The residents have been phoning the management company offices for two days now, and have been assured that ‘repair work is ongoing around the clock’. But last night they went out to look at the site of the burst and saw no signs of work in progress, apart from a wooden fence around the hole. 

‘It’s a pity there are no elections coming up!’ somebody says. ‘There were three pipe bursts at one block of flats on Plekhanov Street. The residents wrote a collective letter to Putin’s regional office (run by the ‘United Russia’ party regional organisation), threatening to vote for another party if it wasn’t fixed. They got new pipes and new radiators as well, and now their flats are nice and warm.’

The women decide to go to see the head of the district administration, but it turns out it’s not one of his reception days. ‘Maybe we could block off the street’, someone suggests. ‘That way we might get noticed.’ But another resident comes in off the street and says that the long-awaited repair work has finally begun, and the women go back to their cold flats, in the hope that they will soon be warm again. 

Gazprom’s scrap

The reason for these endless heating problems is not just the use of aging pipes that should have been replaced long ago, but also flagrant fraud. November 2012 saw the opening of the so-called ‘pipe case’ in St Petersburg – the most serious criminal case to be brought in the housing services and utilities area. The former chair of the Energy Committee Oleg Trishkin is under arrest, and his predecessor is also on the wanted list. Three officials in all have been arrested and immediately sent to Moscow for further investigation, a very rare turn of events in regional corruption cases.  The accusation against them is that over five years they installed low quality hot water pipes in St Petersburg. Instead of laying specialised pipes strengthened and insulated to avoid leaks and heat loss, they bought scrap pipes previously used by Gazprom for their gas pipelines, washed them, added some basic insulation and recycled them for central heating purposes. More than 600 kilometres of these substandard pipes were laid in the city. 

The swindlers were ‘outed’ by their own shoddy structures. At the start of the 2012 heating season several pipes burst one after another. The criminals were arrested, but the pipes are still there, and their replacement would require several years of work and a lot of money which St Petersburg simply doesn’t have. 

How about a nice iron stove?

Aleksandr is the manager of a large business in St Petersburg. He is following the ‘pipe case’ with interest, but has no worries about freezing if there is a burst. Last year he sold his three roomed flat in town and now lives in a private house in the suburbs. His new home is twice as large as the old one, but he has installed his own gas boiler and is spending less on heating than he did in St Petersburg. ‘I can decide when to turn on the heating’, he says, ‘and I can regulate the temperature. I’m not stealing fuel from myself.’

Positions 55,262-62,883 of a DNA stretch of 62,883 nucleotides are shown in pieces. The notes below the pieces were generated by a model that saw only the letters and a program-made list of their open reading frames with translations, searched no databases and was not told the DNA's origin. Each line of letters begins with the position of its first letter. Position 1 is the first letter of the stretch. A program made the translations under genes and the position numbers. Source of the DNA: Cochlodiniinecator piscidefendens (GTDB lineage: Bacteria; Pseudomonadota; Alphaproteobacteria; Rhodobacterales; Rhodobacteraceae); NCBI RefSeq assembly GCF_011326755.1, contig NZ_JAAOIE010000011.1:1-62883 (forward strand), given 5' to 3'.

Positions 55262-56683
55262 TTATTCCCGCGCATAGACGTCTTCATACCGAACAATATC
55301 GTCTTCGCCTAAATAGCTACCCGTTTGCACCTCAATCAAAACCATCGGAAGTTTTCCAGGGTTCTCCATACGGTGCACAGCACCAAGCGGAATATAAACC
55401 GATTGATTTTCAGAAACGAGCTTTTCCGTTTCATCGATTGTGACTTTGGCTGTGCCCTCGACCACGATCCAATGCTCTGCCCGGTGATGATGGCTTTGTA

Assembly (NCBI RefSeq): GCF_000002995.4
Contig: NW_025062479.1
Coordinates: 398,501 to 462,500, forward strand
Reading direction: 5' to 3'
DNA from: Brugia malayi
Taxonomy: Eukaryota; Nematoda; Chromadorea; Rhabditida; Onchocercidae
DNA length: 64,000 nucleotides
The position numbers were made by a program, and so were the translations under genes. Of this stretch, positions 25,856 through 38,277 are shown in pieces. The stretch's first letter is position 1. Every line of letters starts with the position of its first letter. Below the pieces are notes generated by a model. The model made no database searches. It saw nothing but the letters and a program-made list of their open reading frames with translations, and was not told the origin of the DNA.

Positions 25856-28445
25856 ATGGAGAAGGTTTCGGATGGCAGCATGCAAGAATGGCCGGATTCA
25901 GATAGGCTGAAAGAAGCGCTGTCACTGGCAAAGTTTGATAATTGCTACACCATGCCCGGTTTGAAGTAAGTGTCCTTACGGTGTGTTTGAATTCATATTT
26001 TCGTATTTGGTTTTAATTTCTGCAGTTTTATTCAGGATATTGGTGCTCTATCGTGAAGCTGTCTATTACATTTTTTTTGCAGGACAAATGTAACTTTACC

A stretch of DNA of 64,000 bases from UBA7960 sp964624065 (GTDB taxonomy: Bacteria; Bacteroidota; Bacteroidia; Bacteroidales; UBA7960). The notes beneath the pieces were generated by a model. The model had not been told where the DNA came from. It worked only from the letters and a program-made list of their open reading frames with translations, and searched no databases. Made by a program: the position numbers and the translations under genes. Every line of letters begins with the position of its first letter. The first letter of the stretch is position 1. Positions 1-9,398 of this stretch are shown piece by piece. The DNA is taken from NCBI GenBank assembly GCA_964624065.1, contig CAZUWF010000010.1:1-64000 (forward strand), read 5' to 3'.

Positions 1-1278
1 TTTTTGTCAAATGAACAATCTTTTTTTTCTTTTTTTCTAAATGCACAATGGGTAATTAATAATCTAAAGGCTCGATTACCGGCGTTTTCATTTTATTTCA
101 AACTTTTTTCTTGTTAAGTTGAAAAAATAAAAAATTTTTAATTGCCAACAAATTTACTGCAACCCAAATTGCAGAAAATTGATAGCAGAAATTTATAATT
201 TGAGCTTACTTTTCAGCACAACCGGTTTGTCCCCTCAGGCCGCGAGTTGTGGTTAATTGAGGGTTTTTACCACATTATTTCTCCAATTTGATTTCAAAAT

'Tatyana thinks it would be simpler to install a little stove, take the flue pipe out through the window and burn wood in it to heat her flat. Her neighbours point out that you can’t just opt out of the central heating system. Even if you turn it off, the bills will keep coming.'      

Not many Russians are keen to head out of town, but a lot would like to control their own heating, partly because of the high and unfair cost of utilities, not to mention the frequent pipe bursts. For Tatyana and her neighbours in their small town, where only the boiler house of the local factory is still in operation, a house like Aleksandr’s is like something out of a fairy tale, not even to be dreamed of. But she has her own dream. She remembers her mother talking about a ‘burzhuika’ - a small cast iron stove that heats up very quickly, although it cools down quickly too. Stoves like this were common in Russia before the advent of central heating and are still widely used in out of town dachas. Tatyana thinks that if heating prices keep going up and pipes go on bursting, it would be simpler to install a little stove, take the flue pipe out through the window and burn wood in it to heat her flat. Her neighbours and relatives are trying to put her off the idea, pointing out that you can’t just opt out of the central heating system. Even if you turn it off, the bills will keep coming.        

Before the advent of central heating, indivdual Burzhuika iron stoves were a fixture in many Russian homes. Now people are once more electing to have some sort of heating device in their homes

Over the last few years new large housing complexes have started to be built with their own heating plants, and mini-plants serving just a few buildings are also appearing. The aim is to cut heat loss between boiler and consumer and to be independent of the energy monopolies. The electrical systems in new buildings also have a higher capacity, and in theory flats could be kept warm by electric heaters. In some flats it is already possible to adjust heating temperatures, which are generally very high by Western European standards. 

But such flats are still few and far between in Russia. Every spring town dwellers wilt in their overheated rooms, and every autumn they shiver with cold and carefully avoid places on the streets where clouds of steam can be seen rising. 

 

About the author

Mikhail Loginov is a journalist and novelist based in St Petersburg. He is the author of the recently published bestselling political thriller "Battle for Kremlin".